"Oh, the Lord is good to me, and so I thank the Lord, for giving me the things I need, the sun and the rain and the apple seed...."
Just another morning in Paradise.
That's Paradise, Pa., in Pennsylvania Dutch country. Home of Amish, Mennonite and Brethren religious groups. Farm folk who begin their day in a very different way from the way I usually begin mine.
The hilly region, a 90-minute drive west of Philadelphia, is a scenic collage of fertile dairy land, horse-drawn carriages, clapboard farmhouses and Amish men, women and children wearing solemn black clothing.
Once, the closest a visitor could get to becoming acquainted with an Amish family was to wave when passing a buggy. But with the recession making it harder for everyone to make ends meet, the Amish have turned to tourism, revealing more of their lives to visitors. You can sleep at an Amish or Mennonite bed and breakfast, shop at their quilt and furniture stores or stop at their farmhouse bakeries for a little chitchat and a big slice of shoofly pie.
Their participation in the booming tourism that marks this part of the country — 11 million visits annually — has broadened the scope of visiting Lancaster (pronounced Lankisster) County. Other recent developments have helped too: Pennsylvania Dutch country now boasts eclectic shopping, high-end accommodations and haute cuisine.
But that doesn't mean all the "low" points have vanished. The main highways are awash in billboards, buffets serve heavy, salty food, and tacky souvenir shops and hotels line the roads. On the roadways in summer, Southern California-style gridlock is common.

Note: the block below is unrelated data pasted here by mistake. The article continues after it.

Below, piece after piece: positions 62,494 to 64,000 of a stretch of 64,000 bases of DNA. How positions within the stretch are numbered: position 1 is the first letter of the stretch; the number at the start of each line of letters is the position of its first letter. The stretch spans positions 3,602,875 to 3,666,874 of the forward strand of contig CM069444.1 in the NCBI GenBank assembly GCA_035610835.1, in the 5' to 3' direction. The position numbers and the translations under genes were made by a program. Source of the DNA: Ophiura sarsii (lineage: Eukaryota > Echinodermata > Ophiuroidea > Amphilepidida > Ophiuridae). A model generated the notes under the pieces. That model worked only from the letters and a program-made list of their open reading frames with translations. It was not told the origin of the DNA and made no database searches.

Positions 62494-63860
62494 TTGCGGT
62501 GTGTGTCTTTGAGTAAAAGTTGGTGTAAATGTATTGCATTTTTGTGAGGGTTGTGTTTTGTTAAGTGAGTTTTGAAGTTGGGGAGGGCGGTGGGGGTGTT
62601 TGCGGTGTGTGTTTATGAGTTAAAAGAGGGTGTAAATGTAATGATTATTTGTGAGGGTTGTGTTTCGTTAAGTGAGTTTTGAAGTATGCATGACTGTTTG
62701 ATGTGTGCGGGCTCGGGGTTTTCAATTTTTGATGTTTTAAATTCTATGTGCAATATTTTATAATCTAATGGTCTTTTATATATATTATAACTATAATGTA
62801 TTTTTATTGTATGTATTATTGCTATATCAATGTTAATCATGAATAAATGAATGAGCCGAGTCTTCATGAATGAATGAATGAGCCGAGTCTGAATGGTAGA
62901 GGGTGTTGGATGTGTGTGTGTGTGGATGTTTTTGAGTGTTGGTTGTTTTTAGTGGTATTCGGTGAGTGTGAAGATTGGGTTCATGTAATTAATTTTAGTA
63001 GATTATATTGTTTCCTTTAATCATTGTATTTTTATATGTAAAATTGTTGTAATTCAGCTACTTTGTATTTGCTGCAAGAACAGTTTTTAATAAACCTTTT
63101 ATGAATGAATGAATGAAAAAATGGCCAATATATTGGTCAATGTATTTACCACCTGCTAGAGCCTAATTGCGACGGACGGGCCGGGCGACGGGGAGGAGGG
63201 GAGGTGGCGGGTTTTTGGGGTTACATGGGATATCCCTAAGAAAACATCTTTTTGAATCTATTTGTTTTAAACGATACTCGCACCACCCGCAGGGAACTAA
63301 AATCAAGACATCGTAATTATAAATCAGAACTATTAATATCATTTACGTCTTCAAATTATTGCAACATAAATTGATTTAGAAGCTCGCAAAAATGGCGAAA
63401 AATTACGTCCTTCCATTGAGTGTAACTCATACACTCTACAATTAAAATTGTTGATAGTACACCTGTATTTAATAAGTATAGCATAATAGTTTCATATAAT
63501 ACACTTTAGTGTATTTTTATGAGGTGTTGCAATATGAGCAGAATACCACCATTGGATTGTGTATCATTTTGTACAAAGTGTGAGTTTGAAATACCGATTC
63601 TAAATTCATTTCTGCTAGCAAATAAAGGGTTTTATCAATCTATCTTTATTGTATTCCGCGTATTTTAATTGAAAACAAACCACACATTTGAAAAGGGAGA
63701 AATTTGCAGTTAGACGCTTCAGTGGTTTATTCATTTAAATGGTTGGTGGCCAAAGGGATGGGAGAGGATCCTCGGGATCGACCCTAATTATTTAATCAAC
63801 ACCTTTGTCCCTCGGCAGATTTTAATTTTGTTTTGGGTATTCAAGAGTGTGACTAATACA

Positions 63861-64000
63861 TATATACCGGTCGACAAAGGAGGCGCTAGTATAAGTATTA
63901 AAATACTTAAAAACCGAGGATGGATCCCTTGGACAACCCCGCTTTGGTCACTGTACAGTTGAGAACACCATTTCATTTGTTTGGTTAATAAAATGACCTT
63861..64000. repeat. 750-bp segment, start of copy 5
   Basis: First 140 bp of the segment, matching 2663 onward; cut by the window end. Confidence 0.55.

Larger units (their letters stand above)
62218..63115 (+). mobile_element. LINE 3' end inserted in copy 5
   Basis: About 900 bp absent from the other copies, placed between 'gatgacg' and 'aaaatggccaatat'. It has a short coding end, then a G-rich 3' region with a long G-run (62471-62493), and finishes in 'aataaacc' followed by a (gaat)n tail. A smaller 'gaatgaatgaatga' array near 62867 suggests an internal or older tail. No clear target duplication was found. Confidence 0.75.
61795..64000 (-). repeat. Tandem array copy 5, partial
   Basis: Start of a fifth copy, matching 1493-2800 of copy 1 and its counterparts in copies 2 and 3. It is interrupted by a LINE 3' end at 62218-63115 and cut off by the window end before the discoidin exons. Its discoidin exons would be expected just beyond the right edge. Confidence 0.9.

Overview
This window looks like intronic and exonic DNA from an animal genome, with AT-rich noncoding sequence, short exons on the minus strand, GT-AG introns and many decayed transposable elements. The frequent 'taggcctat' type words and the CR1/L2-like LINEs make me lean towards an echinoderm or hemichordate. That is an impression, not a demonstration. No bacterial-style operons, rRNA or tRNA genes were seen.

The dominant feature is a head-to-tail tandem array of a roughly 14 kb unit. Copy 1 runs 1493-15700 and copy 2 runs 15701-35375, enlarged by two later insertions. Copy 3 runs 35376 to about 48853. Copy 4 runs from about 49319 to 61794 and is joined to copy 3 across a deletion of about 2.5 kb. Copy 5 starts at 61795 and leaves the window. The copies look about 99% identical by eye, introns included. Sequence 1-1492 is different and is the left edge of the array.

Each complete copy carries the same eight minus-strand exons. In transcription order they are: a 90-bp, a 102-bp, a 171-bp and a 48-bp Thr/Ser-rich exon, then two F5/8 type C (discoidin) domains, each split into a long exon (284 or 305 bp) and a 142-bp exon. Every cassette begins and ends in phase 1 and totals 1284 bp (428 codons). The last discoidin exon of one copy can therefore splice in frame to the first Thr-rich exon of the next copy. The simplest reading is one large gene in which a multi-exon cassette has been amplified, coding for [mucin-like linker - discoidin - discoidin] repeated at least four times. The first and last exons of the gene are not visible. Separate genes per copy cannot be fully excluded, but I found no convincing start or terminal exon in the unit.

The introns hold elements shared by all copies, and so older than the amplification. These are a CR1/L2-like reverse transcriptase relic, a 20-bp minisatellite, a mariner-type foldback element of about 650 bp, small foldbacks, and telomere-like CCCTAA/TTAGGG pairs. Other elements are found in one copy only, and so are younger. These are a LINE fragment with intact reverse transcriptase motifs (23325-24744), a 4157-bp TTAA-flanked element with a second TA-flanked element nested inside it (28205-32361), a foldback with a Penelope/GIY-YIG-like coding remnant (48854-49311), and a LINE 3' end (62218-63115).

But there are ways to avoid the frenzy. Explore the farmland back roads, where the sideshows disappear, and the Amish go their own way, driving somber black buggies down the two-lane roads, their high-stepping horses clip-clopping on the pavement.
You can visit small towns such as Bird-in-Hand, Intercourse and Paradise, where you'll have a better chance of meeting the people who make the area interesting.
Ben and Anna Riehl, an Amish couple, opened their Beacon Hollow Farm to visitors as a B&B. There's no TV, but "most people who come here don't want TV," Ben said.
"They want to get away from all the gadgets and spend time together playing games and reading books."
Ben and Anna have eight children — large families are common among the Amish — and their brood does without the trappings of modern life. The farm has 130 head of stock, which means everyone is busy from 5 a.m. to 5 p.m. daily.
School takes on a different meaning here. Amish children attend a one- or two-room schoolhouse through eighth grade and usually receive no education after that. (In the 1950s, a group of Amish parents went to prison for refusing to send their children to public schools. Eventually, the U.S. Supreme Court ruled Amish children could end their formal education at 14.)
The school controversy is just one of many involving the Anabaptists: Amish, Mennonite and Brethren groups, whose members call themselves the "Plain People." They were persecuted in their native Switzerland and began settling in Pennsylvania in the early 1700s in search of religious tolerance. Most spoke German, or Deutsch, which is how the term Pennsylvania Dutch evolved.
Of the three spiritual groups, the Amish are the most conservative, focusing on family, community and separation from the non-Amish world, which includes a reluctance to adopt modern conveniences such as electricity.
"We don't want to be tied to the outside world," Ben Riehl said.
But those who stay in the Riehls' two-bedroom B&B cottage do have electricity, which is provided through a battery pack. And every morning, the Riehls supply farm breakfasts of pancakes, scrambled eggs, homemade sausage and milk, of course.
The couple offers an honest look at an iconic American way of life.